In the wake of the fresh formation of DC’s Infinite Frontier, a new beginning dawns for the Green Lantern corps. This new entry in the galactic saga comes hot off the heals of Grant Morrison and Liam Sharp’s mind-bending and divisive run on The Green Lantern. Helmed by Geoffrey Thorne (Future State: Green Lantern, King in Black: Black Panther) and artists Dexter Soy (Red Hood and the Outlaws), Marco Santucci (Generations Forged), and Alex Sinclair (Blackest Night), Green Lantern #1 seeks to set a new tone and course for the book.
As a new #1 following up a loosely canonical run, this debut has a lot of heavy lifting to perform. Thankfully, Thorne handles this with careful attention to detail and respect for the previous material. The story picks up from the Infinite Frontier short with the entirety of the corps returning to Oa for the United Planets conclave. Through this setup, we are able to catch up with the Lanterns we know and love alongside establish their place in the universe. Current fans will be glad to see each of their favorite characters return, as well as introduce new readers to the variety of heroes that make up the corps.
Here, Thorne nails each character’s voice. He captures John Stewart as the introspective leader, Teen Lantern as the spitfire newbie, and even the embittered ego of Sinestro. These are just a few from the host of familiar faces Green Lantern fans will be happy to see back in a mainline book. Thorne also goes on to creatively add to the Lantern mythos in ways that promises striking repercussions in the near future.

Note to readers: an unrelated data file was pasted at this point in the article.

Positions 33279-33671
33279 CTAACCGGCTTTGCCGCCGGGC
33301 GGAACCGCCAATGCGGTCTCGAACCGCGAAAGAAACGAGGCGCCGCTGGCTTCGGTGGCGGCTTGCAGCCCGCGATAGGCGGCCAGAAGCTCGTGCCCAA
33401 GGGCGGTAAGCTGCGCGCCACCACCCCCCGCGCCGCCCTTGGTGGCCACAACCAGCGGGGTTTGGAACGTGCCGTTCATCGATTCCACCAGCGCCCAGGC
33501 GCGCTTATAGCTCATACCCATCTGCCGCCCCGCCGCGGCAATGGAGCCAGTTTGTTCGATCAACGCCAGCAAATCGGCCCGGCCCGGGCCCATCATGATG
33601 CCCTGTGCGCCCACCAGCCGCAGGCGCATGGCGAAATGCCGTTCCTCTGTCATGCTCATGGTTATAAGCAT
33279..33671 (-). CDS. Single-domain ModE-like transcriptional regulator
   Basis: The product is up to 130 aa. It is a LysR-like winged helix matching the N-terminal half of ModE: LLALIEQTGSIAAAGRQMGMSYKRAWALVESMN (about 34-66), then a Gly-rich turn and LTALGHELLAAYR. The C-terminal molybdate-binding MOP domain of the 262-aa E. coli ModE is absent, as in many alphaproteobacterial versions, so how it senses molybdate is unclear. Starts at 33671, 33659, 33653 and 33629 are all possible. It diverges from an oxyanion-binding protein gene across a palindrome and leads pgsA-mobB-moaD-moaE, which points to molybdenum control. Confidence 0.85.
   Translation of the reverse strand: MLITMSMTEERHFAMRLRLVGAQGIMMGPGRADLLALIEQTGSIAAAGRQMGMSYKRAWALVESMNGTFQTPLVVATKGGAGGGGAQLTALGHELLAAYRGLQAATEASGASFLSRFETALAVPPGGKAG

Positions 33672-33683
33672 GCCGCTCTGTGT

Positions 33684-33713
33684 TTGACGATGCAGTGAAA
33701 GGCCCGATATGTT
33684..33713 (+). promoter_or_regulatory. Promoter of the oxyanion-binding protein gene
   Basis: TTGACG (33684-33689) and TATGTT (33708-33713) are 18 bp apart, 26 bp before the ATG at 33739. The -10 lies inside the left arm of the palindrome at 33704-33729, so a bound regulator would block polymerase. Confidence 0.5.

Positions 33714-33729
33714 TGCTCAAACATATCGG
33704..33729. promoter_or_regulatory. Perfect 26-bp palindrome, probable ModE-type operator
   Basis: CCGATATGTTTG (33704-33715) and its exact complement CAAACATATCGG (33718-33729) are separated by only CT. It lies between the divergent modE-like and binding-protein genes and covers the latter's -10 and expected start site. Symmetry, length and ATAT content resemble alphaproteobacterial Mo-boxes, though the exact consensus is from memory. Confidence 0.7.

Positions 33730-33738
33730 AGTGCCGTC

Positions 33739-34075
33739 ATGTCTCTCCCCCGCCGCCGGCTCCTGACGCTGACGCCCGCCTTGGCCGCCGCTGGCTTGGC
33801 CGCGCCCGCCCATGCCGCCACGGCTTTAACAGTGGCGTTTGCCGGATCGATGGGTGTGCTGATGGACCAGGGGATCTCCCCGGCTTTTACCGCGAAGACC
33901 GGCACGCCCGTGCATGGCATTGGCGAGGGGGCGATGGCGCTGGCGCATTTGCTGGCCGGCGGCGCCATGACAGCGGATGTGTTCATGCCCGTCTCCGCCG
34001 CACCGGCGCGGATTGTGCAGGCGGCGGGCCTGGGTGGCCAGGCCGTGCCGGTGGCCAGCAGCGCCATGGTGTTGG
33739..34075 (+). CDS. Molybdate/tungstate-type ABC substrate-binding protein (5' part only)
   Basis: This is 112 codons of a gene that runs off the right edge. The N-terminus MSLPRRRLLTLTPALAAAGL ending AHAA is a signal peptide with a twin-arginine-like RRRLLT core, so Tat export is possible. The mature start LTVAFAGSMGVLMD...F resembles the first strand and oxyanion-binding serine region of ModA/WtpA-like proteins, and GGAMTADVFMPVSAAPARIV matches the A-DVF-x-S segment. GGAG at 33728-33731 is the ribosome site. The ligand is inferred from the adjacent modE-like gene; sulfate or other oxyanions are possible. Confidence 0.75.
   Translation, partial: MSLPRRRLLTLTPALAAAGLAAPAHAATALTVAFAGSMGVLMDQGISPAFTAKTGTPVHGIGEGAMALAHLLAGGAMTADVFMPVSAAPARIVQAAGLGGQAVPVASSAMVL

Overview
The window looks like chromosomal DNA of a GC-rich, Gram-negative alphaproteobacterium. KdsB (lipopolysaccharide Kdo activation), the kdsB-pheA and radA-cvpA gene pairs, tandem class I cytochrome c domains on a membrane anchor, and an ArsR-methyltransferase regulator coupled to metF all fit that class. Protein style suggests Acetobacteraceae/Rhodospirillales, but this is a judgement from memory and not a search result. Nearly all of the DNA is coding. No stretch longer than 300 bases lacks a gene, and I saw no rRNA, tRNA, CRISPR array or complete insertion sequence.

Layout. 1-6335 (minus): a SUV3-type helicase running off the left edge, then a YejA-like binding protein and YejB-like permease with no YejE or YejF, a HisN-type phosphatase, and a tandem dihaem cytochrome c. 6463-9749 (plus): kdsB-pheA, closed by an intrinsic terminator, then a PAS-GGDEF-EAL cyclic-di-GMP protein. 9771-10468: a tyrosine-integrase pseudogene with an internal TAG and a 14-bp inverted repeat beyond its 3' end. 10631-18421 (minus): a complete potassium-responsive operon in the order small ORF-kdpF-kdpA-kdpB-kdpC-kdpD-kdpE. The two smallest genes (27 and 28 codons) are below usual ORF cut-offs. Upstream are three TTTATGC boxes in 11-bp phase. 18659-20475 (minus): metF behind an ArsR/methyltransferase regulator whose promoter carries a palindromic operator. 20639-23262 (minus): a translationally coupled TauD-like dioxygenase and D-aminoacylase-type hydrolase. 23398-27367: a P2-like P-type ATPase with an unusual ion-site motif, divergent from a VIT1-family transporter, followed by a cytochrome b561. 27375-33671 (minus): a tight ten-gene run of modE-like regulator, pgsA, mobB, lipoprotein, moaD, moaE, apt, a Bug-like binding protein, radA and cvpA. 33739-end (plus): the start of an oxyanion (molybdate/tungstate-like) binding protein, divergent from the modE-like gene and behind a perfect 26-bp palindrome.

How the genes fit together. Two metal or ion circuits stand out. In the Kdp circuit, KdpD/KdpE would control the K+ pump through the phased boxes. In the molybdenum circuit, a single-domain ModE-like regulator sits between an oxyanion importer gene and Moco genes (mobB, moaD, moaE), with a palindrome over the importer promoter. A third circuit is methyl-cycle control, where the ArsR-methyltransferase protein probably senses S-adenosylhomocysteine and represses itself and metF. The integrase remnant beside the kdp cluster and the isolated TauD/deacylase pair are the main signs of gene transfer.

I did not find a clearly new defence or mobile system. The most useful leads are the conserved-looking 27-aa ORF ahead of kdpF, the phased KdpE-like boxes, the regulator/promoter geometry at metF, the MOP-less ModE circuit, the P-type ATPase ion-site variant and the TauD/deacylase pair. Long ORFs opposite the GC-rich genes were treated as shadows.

Soy and Santucci do a great job here at bringing the world to life. The art balances out the stylized fights with more subdued character moments. With two artists credited, it works to the issue’s credit that there is not a drastic shift in style at any point. Both Soy and Santucci seem to be working together to ensure the work blends both styles effectively. Veteran colorist Sinclair also makes for a welcome addition here. His bombastic and popping colors suit action beats and give the book a distinct flair.
The issue also carries over a thread from Thorne’s Future State entry. He continues to show that it is not the power ring that makes the hero, but the individuals themselves. This remains a unique perspective to be sure, though it potentially could become mundane to see Green Lanterns solving every issue without their power rings. While worth repeating for those who may have skipped out on Future State, it may start to wear thin for some.
Altogether, this issue does a good job at establishing the tone and perspective the fresh creative team brings to the book. Thorne builds a promising start with his character work and world building, which is only further enhanced by the artistic talent behind the book. This debut delivers a great coalescing of the Lanterns for the beginning of a new era that respects what has come before while pointing towards the changes to come.
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